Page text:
An adjunct in the diagnosis of babesiosis
Follow-up of documented babesiosis
Previous episodes of babesiosis may produce a positive serologic result.
In selected cases, documentation of infection may be attempted by animal inoculation or polymerase chain reaction (PCR) methods (LBAB / Babesia species, Molecular Detection, PCR, Blood)
Performance characteristics have not been established for the following specimen characteristics:
Babesiosis is a zoonotic infection caused by the protozoan parasite Babesia microti. The infection is acquired by contact with Ixodes ticks carrying the parasite. The deer mouse is the animal reservoir and, overall, the epidemiology of this infection is much like that of Lyme disease. Babesiosis is most prevalent in the Northeast, Upper Midwest, and Pacific Coast of the United States.
Infectious forms (sporozoites) are injected during tick bites and the organism enters the vascular system where it infects RBCs. In this intraerythrocytic stage it becomes disseminated throughout the reticuloendothelial system. Asexual reproduction occurs in RBCs, and daughter cells (merozoites) are formed which are liberated on rupture (hemolysis) of the RBC.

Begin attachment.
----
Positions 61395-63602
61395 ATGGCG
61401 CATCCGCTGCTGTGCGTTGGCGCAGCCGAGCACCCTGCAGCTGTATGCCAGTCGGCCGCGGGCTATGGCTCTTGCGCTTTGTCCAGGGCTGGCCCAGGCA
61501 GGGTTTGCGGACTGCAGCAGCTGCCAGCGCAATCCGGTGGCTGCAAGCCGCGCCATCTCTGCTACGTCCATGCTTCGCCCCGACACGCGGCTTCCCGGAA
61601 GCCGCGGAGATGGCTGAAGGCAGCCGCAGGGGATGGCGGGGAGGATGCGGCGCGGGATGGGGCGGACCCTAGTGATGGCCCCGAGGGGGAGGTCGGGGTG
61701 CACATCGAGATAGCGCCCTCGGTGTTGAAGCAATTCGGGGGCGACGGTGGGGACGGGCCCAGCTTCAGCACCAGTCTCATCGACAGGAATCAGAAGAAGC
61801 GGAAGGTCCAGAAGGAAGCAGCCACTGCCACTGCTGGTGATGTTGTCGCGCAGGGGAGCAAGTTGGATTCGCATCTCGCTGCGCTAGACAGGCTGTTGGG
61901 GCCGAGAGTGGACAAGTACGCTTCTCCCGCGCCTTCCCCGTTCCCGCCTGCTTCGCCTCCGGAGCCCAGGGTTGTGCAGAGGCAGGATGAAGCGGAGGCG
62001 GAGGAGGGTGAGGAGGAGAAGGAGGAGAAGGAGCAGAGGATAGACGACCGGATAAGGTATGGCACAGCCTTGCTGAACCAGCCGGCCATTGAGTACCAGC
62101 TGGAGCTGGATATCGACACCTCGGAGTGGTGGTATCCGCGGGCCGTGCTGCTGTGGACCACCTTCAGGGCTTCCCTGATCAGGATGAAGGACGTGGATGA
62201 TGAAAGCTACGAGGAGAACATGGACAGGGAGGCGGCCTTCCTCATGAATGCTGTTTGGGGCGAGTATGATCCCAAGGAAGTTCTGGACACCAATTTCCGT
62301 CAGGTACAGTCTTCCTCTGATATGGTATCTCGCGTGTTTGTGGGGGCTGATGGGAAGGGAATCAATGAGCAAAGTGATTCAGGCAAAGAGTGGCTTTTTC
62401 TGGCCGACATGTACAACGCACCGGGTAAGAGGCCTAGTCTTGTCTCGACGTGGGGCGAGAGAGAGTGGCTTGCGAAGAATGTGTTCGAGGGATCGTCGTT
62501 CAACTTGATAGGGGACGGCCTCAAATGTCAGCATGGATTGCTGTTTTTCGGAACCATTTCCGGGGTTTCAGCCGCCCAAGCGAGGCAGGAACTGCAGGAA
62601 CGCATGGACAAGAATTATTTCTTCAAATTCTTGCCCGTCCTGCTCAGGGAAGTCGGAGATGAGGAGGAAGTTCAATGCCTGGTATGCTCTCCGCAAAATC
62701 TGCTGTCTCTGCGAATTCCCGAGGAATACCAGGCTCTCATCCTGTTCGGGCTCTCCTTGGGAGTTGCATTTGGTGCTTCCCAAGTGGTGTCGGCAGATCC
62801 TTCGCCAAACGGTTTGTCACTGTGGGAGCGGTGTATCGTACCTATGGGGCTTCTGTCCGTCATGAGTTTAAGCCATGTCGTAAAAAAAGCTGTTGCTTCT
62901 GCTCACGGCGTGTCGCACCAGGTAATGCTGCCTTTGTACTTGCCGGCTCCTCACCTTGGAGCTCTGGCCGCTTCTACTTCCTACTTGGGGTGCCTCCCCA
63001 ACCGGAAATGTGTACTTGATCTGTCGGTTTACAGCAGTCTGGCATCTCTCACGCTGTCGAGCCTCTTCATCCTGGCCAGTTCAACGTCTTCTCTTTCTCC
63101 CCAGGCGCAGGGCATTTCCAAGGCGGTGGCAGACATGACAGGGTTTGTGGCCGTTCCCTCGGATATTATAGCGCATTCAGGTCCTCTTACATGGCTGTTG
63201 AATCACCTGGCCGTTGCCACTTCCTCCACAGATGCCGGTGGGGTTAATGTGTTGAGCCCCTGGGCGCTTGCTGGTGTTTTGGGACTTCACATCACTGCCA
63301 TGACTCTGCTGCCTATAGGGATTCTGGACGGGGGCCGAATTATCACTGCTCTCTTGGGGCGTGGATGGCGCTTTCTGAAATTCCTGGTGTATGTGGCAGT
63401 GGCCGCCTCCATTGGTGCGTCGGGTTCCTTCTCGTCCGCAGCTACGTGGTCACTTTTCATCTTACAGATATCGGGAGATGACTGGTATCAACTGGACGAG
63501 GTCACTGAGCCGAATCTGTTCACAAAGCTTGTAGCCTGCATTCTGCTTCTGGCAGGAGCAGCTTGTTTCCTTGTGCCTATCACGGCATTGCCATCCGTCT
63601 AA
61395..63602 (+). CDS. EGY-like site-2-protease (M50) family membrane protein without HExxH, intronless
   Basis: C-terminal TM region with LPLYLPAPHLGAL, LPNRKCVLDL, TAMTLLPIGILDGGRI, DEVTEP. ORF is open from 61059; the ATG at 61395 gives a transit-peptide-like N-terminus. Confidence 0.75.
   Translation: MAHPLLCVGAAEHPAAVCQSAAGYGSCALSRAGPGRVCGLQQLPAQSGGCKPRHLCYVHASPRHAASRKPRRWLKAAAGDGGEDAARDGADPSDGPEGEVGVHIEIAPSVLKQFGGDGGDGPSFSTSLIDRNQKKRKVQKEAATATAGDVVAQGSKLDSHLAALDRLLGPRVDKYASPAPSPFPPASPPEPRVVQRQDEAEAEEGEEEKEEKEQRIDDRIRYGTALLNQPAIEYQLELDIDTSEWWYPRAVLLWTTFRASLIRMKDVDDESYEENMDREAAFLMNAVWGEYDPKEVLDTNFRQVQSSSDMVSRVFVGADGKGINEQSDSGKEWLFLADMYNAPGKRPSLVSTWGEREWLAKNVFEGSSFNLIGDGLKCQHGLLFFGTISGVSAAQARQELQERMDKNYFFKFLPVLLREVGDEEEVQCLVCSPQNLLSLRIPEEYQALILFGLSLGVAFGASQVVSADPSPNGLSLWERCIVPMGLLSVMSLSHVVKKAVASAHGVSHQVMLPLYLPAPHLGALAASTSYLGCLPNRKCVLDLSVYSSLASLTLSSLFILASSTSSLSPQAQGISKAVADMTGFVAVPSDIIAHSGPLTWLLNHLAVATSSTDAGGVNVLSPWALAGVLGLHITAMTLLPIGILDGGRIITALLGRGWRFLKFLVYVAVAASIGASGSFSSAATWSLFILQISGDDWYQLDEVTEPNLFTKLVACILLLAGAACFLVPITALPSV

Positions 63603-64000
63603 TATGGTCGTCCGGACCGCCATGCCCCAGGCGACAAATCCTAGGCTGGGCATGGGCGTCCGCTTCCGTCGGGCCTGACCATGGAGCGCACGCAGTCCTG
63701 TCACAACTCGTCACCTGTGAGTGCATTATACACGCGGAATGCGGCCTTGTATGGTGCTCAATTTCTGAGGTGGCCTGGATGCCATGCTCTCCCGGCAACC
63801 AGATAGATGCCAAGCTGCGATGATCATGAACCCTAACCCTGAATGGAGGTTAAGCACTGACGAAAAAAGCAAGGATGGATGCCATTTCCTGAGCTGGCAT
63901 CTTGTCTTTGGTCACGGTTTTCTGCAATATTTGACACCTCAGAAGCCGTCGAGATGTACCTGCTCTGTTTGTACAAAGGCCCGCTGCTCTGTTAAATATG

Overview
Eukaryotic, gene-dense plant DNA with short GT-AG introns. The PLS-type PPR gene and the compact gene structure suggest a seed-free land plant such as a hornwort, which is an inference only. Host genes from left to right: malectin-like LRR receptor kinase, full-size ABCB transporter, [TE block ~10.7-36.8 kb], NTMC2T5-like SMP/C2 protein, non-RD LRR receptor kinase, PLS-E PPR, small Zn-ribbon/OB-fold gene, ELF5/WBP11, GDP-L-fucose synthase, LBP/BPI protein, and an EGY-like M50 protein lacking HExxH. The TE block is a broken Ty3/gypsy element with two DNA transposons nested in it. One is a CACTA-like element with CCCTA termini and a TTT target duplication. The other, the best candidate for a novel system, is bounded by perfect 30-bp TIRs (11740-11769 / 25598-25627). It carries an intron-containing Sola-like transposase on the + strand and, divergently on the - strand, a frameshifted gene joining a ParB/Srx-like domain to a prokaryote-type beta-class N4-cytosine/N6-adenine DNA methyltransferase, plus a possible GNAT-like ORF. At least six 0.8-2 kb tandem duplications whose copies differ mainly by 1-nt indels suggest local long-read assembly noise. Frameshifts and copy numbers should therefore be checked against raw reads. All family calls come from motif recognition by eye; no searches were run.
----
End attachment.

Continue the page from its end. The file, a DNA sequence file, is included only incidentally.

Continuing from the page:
Most cases of babesiosis are probably subclinical or mild, but the infection can be severe and life threatening, especially in older or asplenic patients. Fever, fatigue, malaise, headache, and other flu-like symptoms occur most commonly. In the most severe cases, hemolysis, acute respiratory distress syndrome, and shock may develop. Patients may have hepatomegaly and splenomegaly.
A serologic test can be used as an adjunct in the diagnosis and follow-up of babesiosis, when infection is chronic or persistent, or in seroepidemiologic surveys of the prevalence of the infection in certain populations. Babesiosis is usually diagnosed by observing the organisms in infected RBC on Giemsa-stained thin blood films of smeared peripheral blood. Serology may also be useful if the parasitemia is too low to detect or if the infection has cleared naturally or following treatment.
Reference values apply to all ages.